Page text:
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Re: regexp question: match anything but not a group?

From: Andreas Röhler
Subject: Re: regexp question: match anything but not a group?
Date: Fri, 04 Apr 2014 11:37:04 +0200
User-agent: Mozilla/5.0 (X11; Linux i686; rv:24.0) Gecko/20100101 Thunderbird/24.2.0

Am 04.04.2014 11:04, schrieb Loris Bennett:
Thorsten Jolitz <address@hidden> writes:

Stefan Monnier <address@hidden> writes:

But it still seems valid to protect against greedyness?
AKA greed,

I just made it up, but funny enough - it does actually exist (with
slightly different spelling)!


| greediness (ˈɡriːdɪnɪs)
| Definitions
| noun
|  1. the quality of being greedy
| greedy (ˈɡriːdɪ Pronunciation for greedy )
| Definitions
| adjective
| Word forms:  greedier,  greediest
|  1. excessively desirous of food or wealth, esp in large amounts;
|     voracious
|  2. (postpositive) foll by for eager (for)   ⇒ `a man greedy for
|     success'
| Derived Forms
| ˈgreedily adverb
| ˈgreediness noun
| Word Origin
| Old English grǣdig; related to Old Norse grāthugr, Gothic grēdags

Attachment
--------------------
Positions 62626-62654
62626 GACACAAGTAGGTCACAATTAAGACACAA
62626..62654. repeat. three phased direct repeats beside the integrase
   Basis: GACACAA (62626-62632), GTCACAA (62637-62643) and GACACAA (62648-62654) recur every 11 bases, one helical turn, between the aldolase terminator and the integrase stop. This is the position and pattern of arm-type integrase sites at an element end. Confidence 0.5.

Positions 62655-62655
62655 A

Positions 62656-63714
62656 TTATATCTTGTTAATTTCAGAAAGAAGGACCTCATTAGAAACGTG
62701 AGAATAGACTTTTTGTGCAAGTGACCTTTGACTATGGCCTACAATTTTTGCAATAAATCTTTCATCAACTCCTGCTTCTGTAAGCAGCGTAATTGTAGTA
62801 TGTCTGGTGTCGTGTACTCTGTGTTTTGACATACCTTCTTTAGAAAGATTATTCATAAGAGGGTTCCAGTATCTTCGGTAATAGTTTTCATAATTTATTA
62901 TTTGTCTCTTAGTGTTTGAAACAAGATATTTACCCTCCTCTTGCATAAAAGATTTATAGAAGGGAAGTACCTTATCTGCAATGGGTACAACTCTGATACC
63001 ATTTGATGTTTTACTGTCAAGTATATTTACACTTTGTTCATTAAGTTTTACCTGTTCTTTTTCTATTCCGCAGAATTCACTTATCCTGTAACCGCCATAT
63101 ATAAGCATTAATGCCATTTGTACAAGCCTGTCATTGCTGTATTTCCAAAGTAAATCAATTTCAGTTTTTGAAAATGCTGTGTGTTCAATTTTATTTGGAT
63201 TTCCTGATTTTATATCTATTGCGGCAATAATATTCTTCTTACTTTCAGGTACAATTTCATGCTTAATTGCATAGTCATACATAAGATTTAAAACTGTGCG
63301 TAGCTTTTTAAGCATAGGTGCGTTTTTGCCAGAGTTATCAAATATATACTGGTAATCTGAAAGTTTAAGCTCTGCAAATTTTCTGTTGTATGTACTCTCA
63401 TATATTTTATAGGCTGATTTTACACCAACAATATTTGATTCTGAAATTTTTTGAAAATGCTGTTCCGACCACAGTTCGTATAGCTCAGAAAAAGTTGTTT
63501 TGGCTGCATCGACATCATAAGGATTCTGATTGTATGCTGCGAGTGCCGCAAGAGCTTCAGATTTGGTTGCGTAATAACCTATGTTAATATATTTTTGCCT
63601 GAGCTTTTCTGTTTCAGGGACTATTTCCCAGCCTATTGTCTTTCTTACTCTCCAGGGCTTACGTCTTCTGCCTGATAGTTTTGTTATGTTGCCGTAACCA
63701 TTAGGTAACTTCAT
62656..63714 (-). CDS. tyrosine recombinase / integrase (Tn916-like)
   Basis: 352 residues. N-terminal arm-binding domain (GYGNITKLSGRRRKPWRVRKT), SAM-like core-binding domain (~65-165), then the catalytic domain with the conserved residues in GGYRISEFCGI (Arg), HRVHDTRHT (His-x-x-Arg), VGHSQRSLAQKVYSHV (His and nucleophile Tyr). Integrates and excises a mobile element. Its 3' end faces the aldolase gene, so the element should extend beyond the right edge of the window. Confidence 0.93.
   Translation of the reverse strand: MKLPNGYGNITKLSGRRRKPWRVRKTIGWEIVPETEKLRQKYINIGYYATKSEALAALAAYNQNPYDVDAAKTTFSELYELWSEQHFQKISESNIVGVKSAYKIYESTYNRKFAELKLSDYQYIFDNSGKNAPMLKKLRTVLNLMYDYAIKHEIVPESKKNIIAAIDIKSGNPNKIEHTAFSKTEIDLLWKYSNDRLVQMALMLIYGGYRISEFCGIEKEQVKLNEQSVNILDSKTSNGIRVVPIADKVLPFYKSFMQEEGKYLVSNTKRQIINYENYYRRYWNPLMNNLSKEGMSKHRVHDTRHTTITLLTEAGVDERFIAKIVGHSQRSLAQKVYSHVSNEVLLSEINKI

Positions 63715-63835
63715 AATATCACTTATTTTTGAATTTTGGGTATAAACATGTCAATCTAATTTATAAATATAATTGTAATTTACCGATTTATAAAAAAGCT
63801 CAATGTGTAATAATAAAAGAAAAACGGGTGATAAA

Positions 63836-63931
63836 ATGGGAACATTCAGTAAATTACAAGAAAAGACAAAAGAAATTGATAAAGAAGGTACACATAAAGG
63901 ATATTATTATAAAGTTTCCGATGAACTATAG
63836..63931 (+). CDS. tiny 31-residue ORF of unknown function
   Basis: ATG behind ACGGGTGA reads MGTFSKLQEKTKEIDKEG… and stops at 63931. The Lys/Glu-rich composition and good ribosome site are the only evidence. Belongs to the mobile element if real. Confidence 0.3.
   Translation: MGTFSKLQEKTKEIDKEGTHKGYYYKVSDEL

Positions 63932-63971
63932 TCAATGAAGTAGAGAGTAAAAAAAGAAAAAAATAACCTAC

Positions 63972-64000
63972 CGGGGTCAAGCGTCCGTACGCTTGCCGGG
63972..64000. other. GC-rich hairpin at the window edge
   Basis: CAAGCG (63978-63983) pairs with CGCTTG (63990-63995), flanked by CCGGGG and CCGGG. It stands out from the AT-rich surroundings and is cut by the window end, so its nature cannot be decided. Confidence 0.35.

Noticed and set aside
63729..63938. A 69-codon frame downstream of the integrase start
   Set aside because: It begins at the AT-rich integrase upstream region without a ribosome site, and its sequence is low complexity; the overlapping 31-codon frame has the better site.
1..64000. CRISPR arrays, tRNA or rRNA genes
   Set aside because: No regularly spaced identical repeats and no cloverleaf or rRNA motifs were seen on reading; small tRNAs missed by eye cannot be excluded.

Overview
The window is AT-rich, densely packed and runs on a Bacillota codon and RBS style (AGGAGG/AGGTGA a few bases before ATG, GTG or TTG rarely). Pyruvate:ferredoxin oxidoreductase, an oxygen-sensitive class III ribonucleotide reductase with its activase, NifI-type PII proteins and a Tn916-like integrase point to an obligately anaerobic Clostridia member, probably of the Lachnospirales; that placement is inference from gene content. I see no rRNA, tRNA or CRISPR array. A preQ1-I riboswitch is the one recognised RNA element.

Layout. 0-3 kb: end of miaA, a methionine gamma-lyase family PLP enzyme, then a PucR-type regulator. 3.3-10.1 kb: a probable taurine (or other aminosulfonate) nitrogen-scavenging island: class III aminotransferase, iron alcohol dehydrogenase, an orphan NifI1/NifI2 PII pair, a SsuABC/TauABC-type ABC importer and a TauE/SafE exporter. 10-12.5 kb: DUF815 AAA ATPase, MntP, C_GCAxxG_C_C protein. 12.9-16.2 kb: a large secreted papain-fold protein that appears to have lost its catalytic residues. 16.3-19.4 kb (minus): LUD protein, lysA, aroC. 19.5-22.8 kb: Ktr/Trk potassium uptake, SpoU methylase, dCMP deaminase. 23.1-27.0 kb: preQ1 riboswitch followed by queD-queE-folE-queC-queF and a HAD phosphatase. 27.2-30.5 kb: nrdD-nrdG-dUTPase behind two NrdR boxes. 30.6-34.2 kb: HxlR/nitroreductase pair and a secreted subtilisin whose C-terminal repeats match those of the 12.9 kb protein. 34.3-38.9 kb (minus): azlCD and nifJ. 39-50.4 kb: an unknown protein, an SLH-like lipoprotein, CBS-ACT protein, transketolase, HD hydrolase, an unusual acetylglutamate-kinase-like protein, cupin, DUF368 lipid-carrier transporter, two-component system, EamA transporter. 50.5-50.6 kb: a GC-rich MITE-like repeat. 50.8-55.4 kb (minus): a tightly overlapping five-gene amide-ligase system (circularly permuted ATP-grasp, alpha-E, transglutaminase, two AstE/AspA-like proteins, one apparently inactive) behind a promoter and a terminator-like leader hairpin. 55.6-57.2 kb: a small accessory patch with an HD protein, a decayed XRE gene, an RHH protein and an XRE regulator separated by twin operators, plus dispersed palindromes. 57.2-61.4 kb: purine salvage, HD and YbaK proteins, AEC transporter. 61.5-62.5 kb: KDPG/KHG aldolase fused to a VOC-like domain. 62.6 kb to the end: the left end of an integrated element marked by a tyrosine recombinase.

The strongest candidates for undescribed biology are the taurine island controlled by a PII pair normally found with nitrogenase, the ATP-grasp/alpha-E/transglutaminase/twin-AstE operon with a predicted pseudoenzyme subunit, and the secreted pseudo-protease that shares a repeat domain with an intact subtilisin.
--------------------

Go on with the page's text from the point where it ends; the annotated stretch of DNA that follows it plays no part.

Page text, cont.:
| hungry, Old High German grātac
| Example Sentences Including 'greediness'
|     At times his greediness got the better of him but he never let
|     his enthusiasm go off the boil.
| Sun, News of the World (2004)
|     Broilers consume lots more feed-there's a good chance that
|     greediness has been inadvertently selected for.
| New Scientist (1998)
|     Mr Carman asked him if he had a `streak of greediness " in him
|     for money, expensive cars and Rolex watches.
| Sun, News of the World (1999)
|     Thus individuals who do experience strong pulls of greediness
|     often go to desperate measures to hide their behaviour.
| Knowles, Jane Know Your Own Mind

If I were you, Thorsten, I wouldn't rely on "The Sun and "NOTW" for
particularly nuanced usage of the English language, even if Collins does
quote them.  "New Scientist" is in a different category, but I think
"greed" would be much better in the example given for the following

I would say that "greed" is traditionally "a deadly sin", i.e. a moral
failing, whereas "greediness" is a (normally) non-fatal display of
overindulgence.  Bankers may be reviled for their greed, but
sticky-faced children told off for their greediness.

In "Mastering Regular Expressions", Friedl refers to the "greediness"
aspect of regular expressions, which, given the lack of a moral context,
seems to me the appropriate choice.



"greediness" sounds a little bit wrapped, sorted, objective - while "greed" 
evokes the living beast. :)

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